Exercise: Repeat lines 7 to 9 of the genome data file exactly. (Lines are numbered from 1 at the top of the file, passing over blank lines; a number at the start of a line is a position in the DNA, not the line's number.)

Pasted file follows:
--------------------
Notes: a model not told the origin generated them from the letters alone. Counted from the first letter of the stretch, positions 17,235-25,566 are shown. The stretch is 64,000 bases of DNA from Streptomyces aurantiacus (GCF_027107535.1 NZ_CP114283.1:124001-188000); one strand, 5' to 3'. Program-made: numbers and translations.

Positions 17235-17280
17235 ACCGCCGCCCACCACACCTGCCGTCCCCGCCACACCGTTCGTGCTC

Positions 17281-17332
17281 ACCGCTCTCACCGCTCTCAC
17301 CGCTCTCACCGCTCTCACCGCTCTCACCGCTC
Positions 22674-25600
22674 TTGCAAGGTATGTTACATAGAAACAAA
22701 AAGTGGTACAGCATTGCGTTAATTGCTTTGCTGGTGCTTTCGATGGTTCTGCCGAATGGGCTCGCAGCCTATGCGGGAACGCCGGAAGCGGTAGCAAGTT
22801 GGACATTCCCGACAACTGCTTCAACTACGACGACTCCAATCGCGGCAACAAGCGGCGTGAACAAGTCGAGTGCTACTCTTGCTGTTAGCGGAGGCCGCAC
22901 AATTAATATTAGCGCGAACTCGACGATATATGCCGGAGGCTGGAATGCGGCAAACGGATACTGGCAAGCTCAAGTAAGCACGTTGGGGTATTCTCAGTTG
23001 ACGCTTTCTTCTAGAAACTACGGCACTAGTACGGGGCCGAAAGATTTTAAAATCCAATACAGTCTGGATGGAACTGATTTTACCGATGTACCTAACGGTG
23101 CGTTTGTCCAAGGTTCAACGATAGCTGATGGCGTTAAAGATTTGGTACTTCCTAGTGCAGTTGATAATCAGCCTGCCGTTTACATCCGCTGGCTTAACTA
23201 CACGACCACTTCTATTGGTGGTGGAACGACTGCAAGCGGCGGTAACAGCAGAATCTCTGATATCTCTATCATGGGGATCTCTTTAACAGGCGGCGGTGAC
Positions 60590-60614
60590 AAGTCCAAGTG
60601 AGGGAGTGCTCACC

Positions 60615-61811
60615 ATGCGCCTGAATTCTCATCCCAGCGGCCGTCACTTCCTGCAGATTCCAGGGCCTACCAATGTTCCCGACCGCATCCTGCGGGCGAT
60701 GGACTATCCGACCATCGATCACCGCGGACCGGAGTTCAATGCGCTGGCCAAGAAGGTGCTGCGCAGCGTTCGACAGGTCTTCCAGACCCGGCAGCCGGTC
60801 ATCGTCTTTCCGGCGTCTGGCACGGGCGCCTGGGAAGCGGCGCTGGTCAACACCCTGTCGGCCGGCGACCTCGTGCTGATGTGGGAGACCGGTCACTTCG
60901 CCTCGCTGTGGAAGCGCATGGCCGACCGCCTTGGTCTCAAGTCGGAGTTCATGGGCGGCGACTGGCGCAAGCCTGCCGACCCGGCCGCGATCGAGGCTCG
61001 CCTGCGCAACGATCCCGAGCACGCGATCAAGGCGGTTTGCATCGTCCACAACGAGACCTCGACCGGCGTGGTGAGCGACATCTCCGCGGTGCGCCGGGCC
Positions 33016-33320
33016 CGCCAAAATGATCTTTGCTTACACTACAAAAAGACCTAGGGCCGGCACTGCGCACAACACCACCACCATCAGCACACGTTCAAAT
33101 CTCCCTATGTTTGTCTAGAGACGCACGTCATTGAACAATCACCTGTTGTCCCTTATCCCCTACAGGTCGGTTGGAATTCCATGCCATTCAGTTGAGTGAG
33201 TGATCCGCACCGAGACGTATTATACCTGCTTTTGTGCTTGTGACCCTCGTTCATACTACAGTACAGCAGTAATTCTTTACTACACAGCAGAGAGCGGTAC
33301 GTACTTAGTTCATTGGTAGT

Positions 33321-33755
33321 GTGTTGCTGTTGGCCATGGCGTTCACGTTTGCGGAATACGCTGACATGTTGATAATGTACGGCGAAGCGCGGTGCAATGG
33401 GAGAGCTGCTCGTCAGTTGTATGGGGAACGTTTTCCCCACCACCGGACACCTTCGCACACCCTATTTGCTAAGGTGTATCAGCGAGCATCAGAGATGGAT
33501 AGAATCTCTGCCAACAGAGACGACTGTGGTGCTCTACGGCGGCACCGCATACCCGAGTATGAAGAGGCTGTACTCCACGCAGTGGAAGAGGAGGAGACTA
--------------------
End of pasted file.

Positions 22674-25600
22674 TTGCAAGGTATGTTACATAGAAACAAA
22701 AAGTGGTACAGCATTGCGTTAATTGCTTTGCTGGTGCTTTCGATGGTTCTGCCGAATGGGCTCGCAGCCTATGCGGGAACGCCGGAAGCGGTAGCAAGTT